After deliberating for close to a year, President Muhammadu Buhari finally signed the African Continental Free Trade Agreement (AfCFTA) at the July 7th opening of the Extraordinary Session of the Assembly of African Union Heads of State.
Nigerian manufacturing groups and unions fiercely opposed the trade pact, and President Buhari initially listened. Yet, while the President and Nigeria’s manufacturing bodies expressed concern about the extent of trade liberalisation the AfCFTA would bring, that is arguably not what should concern them the most.
The truth is that prevailing debates around trade liberalisation obscure the fact that African leaders have not seized the moment to establish a route to develop a manufacturing base on the continent. There is little benefit to creating a vast new free trade area if Africans do not manufacture any goods to sell into it.
Why do we want to open up to each other anyway? Doing business across Africa is hard. Due to the many differences in business rules and practices, African companies struggle to expand across the continent.
African manufacturers have found it difficult to build enterprises that can compete with international peers. In each country, it has been hard to justify the investment required to build the industrial capacity that would allow domestic firms to manufacture at unit costs low enough to be internationally competitive while recouping investors’ capital.
However, the fact that African businesses were not expanding across the continent or trading with each other is not mainly due to tariffs or regulatory barriers (issues the AfCFTA addresses). Rather, it is because African countries have not undergone the substantial industrialisation necessary to produce the tradable goods and services that African countries want.
The gains from trade
To understand why having industrialised sectors is important to reap the benefits of free trade agreements, let’s dig deeper into what the AfCFTA is supposed to achieve.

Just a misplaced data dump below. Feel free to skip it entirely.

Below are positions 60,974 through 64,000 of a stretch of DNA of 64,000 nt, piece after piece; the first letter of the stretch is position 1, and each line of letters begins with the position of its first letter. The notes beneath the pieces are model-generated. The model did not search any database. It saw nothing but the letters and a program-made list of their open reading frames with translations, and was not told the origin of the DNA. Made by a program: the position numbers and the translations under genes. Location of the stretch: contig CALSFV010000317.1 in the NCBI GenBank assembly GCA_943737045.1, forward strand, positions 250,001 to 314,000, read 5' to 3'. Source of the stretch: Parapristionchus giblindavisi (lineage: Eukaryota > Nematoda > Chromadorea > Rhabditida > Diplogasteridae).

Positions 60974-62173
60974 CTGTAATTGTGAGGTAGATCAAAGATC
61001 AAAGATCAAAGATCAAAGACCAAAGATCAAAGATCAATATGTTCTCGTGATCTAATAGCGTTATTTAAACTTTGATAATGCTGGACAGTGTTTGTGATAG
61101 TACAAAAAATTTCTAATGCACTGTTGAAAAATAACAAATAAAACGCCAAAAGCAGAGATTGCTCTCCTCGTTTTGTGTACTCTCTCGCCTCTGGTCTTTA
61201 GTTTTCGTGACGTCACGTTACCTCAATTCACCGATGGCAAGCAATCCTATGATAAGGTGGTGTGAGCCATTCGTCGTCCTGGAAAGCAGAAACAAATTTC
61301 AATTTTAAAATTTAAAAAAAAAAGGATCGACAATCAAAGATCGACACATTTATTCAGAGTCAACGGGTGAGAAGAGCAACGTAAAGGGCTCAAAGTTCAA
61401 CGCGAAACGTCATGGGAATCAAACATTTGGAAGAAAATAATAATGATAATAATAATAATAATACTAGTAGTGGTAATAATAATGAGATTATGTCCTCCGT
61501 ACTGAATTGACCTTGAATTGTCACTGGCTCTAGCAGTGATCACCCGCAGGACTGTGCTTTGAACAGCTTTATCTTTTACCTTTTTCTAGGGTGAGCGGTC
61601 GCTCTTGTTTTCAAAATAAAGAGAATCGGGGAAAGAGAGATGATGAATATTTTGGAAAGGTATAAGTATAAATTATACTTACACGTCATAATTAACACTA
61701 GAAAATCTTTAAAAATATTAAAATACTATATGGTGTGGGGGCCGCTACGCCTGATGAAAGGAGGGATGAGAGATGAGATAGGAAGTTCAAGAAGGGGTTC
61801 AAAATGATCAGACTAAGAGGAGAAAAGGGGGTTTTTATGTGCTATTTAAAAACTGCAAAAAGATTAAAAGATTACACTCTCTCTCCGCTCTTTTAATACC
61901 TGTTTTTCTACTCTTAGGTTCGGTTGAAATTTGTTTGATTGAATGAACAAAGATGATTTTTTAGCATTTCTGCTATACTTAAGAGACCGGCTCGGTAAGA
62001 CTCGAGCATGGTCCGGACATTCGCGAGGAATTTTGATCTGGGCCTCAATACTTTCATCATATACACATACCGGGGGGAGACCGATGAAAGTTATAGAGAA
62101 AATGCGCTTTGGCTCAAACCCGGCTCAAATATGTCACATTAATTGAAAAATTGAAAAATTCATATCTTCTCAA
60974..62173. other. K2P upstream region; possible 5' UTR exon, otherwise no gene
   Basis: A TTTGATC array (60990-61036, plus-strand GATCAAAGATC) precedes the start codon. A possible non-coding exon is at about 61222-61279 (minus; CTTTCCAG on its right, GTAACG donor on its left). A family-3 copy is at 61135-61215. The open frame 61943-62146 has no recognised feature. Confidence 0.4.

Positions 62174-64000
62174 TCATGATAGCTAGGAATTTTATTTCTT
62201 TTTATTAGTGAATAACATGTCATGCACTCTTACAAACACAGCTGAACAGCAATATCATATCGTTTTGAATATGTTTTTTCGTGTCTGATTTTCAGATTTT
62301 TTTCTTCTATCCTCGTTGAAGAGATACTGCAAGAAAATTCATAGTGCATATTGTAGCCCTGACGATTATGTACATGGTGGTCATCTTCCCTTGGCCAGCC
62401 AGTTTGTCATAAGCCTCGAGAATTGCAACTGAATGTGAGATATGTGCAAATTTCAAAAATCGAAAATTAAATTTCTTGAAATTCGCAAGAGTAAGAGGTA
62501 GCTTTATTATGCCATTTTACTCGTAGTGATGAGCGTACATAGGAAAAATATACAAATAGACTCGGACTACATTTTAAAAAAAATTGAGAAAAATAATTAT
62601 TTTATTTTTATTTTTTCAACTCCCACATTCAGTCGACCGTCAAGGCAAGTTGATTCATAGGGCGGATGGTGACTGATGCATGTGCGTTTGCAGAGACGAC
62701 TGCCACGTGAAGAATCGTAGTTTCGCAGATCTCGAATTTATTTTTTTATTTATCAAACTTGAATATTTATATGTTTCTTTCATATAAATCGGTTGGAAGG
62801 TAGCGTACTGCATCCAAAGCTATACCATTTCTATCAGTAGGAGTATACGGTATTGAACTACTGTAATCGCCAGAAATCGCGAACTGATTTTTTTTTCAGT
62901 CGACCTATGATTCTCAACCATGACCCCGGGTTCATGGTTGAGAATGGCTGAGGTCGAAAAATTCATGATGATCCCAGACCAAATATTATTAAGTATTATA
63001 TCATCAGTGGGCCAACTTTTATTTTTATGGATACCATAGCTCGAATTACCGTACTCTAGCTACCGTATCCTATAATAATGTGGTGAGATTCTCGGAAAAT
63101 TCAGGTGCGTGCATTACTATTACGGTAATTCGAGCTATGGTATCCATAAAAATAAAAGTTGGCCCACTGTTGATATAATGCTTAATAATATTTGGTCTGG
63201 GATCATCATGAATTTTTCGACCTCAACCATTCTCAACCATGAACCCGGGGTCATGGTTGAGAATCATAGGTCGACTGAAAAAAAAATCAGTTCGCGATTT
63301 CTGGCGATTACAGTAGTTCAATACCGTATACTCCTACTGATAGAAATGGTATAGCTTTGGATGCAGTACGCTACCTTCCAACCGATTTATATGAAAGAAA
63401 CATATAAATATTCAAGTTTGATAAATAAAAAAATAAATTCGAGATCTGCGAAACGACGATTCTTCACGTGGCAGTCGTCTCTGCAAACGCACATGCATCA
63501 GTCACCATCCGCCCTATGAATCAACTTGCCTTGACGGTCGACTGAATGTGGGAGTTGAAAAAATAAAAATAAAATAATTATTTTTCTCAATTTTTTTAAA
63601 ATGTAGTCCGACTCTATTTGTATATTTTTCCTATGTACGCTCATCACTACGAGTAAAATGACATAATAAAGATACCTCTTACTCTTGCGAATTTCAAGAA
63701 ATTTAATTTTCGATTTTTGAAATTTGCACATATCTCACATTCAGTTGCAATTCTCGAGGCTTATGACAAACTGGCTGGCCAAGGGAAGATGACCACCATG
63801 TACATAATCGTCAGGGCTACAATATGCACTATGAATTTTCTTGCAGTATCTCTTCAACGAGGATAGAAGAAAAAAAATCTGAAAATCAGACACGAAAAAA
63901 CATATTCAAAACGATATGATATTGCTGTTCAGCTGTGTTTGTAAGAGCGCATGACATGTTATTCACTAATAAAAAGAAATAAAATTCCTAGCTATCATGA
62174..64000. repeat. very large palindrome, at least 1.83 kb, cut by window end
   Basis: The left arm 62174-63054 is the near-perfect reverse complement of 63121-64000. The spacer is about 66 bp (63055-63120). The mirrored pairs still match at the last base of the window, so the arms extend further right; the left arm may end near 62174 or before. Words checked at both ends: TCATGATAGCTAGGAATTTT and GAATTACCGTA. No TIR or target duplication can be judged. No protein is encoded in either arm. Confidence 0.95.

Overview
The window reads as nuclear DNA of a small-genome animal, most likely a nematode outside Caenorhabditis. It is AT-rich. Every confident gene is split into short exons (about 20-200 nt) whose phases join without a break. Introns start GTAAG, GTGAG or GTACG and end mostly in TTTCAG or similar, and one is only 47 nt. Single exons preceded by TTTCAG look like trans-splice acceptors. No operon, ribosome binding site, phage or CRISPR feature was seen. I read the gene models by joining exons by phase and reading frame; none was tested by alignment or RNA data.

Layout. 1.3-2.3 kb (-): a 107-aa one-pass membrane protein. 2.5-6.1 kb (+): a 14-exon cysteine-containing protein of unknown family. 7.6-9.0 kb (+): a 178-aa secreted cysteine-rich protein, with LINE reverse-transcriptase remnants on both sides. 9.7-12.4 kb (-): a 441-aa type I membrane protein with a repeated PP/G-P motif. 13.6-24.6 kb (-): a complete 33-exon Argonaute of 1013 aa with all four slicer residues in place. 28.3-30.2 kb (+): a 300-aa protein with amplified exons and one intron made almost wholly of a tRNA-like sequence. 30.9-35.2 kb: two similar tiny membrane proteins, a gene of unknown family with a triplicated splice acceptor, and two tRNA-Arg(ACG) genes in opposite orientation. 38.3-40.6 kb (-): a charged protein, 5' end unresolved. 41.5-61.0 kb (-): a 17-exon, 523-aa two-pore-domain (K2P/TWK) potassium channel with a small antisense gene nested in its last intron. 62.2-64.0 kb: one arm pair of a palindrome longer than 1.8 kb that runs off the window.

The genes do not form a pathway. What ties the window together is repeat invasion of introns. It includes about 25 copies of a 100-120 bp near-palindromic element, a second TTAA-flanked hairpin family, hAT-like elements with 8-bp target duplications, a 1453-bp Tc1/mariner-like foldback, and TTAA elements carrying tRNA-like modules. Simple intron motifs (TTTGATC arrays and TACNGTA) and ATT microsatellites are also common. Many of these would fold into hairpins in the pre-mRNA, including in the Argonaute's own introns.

The goal is to remove economic, technological, and social barriers to allow free movements of goods & services, people, ideas, and capital across the continent. Hence, workers, money, and even entire industries move across the continent to where they will find the greatest use.
One way to see this is through the Protocol on Trade in Services, the rules governing how non-physical goods (including workers) can be traded in Africa. It looks to push for greater harmonisation in qualifications and eligibility requirements; the idea is that a Kenya-trained lawyer should have the same minimum competency as a Senegalese one, for example.
In countries like Nigeria and South Africa, the market for service workers like engineering consultants and corporate lawyers are pretty close to being oversupplied, evidenced by the relatively low pay for starting and mid-level workers in these sectors. In contrast, Burkina Faso, Central African Republic, and Mali could be countries where these types of workers are in excess demand.
According to the laws of economics, professional service workers could earn higher wages in other countries where their skills are scarce. Under AfCFTA rules, Nigerian professionals could move across the continent, providing their services and Nigeria can continue to specialise in professional services for the free trade area. The result is Nigerian professionals with higher paid jobs and customers in other African countries with better quality services.